3 Money Mistakes New Parents Make (and How to Avoid Them)

Parents With Young Baby Dressing For Work In Bedroom, dad
Source: iStock

Becoming a parent for the first time is exciting. You’re thinking about how you’ll decorate the nursery and all of the cute clothes your bundle of joy will wear. However, it’s also important to think about how that brand new baby will impact your budget. The average cost to raise a child born in 2013 is roughly $245,000 according to a 2014 report released by the United States Department of Agriculture. This is a 1.8% increase from the year before. Not surprisingly, housing and child care costs were cited as the top expenses.

“For middle-income families, housing costs are the single largest expenditure on a child, averaging 30% of the total cost. Child care and education was the second largest expense at 18%, followed by food, which accounted for 16% of the total cost,” notes the U.S. Department of Agriculture report.

Children are expensive, so you’ll want to do everything you can to keep as much cash in your pocket as you can. Here are some financial mistakes you should avoid.

1. Skimping on the baby registry

Now is not the time to be shy when it comes to your baby registry. Make sure to include everything you think you’ll need for your child. Don’t get caught up with adding too many novelty items, like monogramed pillows and stuffed bears. Include items that you’ll get a lot of use out of, like diapers and baby wipes. Think of what you will need to use daily. It’s the smaller items that tend to chip away at your budget.

2. Buying everything new

Source: iStock
Source: iStock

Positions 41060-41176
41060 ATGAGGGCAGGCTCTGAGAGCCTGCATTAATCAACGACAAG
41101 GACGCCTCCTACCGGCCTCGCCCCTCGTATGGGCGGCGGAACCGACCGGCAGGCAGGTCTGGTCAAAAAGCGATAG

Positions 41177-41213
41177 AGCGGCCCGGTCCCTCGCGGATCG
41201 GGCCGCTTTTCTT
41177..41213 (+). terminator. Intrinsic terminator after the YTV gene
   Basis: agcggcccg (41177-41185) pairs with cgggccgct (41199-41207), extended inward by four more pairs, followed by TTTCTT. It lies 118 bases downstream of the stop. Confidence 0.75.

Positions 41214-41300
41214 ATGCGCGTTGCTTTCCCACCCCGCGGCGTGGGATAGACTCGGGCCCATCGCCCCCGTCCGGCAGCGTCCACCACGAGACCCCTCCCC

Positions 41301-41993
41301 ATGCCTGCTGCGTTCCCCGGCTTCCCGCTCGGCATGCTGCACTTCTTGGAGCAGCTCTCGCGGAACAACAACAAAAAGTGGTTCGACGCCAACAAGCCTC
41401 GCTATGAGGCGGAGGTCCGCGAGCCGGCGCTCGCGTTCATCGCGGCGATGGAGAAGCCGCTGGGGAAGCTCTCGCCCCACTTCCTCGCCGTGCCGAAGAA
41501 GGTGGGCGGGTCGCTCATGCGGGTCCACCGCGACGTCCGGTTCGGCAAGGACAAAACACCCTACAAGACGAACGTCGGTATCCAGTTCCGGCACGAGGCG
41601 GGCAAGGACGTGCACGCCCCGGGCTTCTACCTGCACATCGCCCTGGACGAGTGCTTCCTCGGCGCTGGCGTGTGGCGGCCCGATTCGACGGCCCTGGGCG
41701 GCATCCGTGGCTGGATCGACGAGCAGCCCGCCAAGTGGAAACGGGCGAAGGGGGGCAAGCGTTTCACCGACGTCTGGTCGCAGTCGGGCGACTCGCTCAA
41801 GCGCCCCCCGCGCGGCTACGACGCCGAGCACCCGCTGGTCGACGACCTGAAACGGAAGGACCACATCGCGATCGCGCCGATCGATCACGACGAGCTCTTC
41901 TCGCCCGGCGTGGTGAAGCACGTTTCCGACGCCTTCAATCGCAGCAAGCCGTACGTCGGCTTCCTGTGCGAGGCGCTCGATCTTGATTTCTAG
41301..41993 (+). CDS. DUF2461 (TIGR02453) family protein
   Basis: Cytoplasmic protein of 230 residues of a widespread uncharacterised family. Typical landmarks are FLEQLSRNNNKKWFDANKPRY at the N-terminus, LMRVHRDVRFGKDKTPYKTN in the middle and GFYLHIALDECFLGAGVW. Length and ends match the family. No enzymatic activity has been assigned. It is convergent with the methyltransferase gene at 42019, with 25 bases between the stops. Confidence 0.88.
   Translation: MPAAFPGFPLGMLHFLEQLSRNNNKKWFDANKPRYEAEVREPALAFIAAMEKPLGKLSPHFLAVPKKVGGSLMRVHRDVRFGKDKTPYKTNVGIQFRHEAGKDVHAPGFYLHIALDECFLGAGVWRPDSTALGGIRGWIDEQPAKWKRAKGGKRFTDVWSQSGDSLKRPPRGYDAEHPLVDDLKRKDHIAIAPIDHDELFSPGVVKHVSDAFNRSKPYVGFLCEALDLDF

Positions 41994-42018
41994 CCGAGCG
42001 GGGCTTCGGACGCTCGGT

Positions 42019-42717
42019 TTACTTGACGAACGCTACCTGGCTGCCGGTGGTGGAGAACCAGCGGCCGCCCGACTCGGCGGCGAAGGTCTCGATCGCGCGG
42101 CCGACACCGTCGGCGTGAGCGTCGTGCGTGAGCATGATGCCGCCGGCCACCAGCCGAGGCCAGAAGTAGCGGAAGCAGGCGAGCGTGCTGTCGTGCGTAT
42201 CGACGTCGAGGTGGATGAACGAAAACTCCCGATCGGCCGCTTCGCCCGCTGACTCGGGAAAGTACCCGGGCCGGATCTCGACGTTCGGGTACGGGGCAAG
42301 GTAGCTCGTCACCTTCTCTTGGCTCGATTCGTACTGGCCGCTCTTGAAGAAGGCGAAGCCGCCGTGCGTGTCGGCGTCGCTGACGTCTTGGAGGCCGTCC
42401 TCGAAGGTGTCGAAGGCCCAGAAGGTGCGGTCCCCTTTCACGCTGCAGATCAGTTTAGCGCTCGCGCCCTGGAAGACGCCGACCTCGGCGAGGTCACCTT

Your first instinct might be to purchase shiny new items for your baby, but this will surely break the bank. Although it may be tempting to try to keep up with your friends who have also just had babies, it’s not worth the cost. In a few months, no one will remember that designer baby bag or stroller. Instead, ask family and friends to give you their gently used baby items. Also look online for additional pieces. Clothing items can be especially costly since children grow out of their outfits so quickly. Online consignment shops like Swap.com and ThredUp are good places to start.

3. Not saving

Start saving up for your child’s future expenses as soon as you find out you’re expecting. Prepare now for long-term costs such educational expenses as well as short-term costs such as childcare, baby formula, and medical emergencies. One great way to begin saving for future college costs is to open a 529 College Savings Plan. Funds for more immediate expenses can be raised by asking friends and family to give money instead of toys for birthdays and holidays. If you’re hesitant to ask for money directly, request a gift card.

“Gift cards are essentially money, but because they’re dedicated to a specific store, it feels more like asking for a gift. Now if you can wrap yourself around asking for a MasterCard gift card, you’re halfway there. Many 529 college savings plans offer gift certificates. If you’ve mastered asking for a gift card, this should be no problem,” said Dorothy Frank.
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